But “the market” doesn’t take care of working families. It takes care of owners and top executives and big investors. Who use their massive and growing profits in this New Gilded Age to rig the political and economic systems to focus on their interests. Not everyone else’s.


That’s why Verizon’s union workers are on strike. It’s gotten to the point where they have no choice. In large part because the company has been doing its level best to wipe out its unions since its formation in 2000. To remove the last obstacle to allowing its management the freedom to do what so many non-unionized American companies are able to do to their workforces with impunity: ship many once-decent jobs abroad, and turn the rest into part-time, contract and temp jobs. Hiring people when they need them, and getting rid of them with impunity when they don’t. With no promise or expectation of good wages, benefits or job security.

All of these corporate moves are best described as economic violence. Because they destroy lives. And for all the criticism that labor gets for being unreasonable on the still-too-rare occasions that it mounts more than symbolic protests, unions like CWA and IBEW are remarkably restrained in the face of that ongoing violence. Hands tied by decades of anti-labor legislation, they limit their responses to those allowed by law: withholding their labor for as long as possible, picketing Verizon properties, “mobile picketing” (following scabs to worksites and talking to consumers about the strike), encouraging the public to boycott Verizon Wireless, and gamely waging PR battles in an often dismissive pro-corporate press. Trying to win enough hearts and minds to convince Verizon management that settling with the union is cheaper than letting the strike drag on.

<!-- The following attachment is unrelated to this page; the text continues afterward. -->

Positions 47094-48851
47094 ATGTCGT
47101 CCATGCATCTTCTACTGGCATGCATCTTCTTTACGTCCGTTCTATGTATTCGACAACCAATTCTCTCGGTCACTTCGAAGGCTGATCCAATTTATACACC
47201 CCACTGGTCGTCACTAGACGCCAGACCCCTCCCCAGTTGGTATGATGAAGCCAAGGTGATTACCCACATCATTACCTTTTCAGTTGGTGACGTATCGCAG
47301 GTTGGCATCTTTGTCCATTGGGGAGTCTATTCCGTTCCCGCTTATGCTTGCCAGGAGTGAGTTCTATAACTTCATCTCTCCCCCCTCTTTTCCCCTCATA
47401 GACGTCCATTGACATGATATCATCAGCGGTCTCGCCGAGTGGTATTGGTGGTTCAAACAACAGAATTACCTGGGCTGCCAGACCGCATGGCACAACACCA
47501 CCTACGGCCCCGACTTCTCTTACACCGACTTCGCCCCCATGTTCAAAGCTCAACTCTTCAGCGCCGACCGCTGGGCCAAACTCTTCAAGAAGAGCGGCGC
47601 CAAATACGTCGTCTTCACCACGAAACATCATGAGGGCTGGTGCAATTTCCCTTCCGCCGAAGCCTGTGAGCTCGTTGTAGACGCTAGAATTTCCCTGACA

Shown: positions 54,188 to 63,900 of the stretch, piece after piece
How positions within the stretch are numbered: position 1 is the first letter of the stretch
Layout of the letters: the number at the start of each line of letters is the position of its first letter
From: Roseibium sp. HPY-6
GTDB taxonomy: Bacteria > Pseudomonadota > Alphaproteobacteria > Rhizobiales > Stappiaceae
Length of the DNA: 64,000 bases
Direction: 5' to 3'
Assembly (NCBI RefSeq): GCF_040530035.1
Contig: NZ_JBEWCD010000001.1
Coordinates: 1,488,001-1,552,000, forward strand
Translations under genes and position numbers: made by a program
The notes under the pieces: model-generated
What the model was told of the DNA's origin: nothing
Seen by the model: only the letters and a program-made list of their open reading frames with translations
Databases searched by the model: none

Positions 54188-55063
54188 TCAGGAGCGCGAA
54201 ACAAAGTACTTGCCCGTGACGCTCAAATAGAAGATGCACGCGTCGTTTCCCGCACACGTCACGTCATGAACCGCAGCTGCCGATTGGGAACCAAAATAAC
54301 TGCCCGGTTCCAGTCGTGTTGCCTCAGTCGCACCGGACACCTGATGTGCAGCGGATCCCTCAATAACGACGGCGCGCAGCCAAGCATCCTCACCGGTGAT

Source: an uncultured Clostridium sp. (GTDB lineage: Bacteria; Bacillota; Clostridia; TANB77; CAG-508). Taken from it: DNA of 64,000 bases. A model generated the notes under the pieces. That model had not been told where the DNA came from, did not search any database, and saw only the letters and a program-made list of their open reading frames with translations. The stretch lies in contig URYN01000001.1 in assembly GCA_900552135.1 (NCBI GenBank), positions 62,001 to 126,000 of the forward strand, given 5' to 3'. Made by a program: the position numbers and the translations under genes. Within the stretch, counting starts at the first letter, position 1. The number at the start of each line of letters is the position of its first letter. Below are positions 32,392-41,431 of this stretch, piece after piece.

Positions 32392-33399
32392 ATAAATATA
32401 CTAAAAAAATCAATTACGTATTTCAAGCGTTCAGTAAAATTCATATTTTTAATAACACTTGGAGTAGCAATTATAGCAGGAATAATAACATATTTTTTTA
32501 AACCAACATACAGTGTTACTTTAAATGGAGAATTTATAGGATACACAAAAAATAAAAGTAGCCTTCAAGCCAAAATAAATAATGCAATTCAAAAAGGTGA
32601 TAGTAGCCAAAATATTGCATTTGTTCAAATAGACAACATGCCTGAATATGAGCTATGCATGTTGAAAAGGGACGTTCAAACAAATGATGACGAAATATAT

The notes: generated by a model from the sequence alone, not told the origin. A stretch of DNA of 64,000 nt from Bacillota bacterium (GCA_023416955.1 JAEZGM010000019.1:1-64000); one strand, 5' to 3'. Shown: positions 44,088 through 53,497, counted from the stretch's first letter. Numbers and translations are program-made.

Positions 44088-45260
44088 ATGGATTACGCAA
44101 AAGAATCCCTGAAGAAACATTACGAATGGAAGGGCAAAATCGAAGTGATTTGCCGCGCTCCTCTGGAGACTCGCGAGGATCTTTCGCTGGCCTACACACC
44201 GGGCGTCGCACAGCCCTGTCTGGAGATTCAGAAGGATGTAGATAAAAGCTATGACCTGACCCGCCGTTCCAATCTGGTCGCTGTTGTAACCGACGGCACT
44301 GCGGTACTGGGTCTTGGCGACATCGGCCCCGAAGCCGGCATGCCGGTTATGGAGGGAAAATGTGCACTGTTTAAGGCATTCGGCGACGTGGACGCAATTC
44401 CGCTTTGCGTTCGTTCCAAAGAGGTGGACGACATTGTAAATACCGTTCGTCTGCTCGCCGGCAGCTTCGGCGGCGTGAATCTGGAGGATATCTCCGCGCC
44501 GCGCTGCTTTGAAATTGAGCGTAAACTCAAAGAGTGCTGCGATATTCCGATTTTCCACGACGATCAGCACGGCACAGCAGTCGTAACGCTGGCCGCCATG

Which might work this time as it has in several past strikes. But it’s getting harder for unions like CWA and IBEW as the years go by and their membership continues to shrink at the hands of mercenary profit-hungry companies like Verizon. They’re in a very difficult situation. But there’s one thing that readers can easily do to help expedite Verizon union workers’ herculean task of defending what they have while fighting to expand the labor movement back to some semblance of its former strength: When you hear about economic violence by bosses against workers, spread the word. Tell your friends, family and workmates. Don’t let atrocities like cutting health care benefits on striking workers remain a footnote in the national discourse. Make some noise. Then do the same at your own workplace when things get tough. Learn from Verizon’s unions. Fight back however you can. And in a few years, labor conditions might start finally improving for American workers again.

Readers who would like to support the Verizon strikers should visit

Apparent Horizon is syndicated by the Boston Institute for Nonprofit Journalism. Jason Pramas is BINJ’s network director.

Copyright 2016 Jason Pramas. Licensed for use by the Boston Institute for Nonprofit Journalism and media outlets in its network.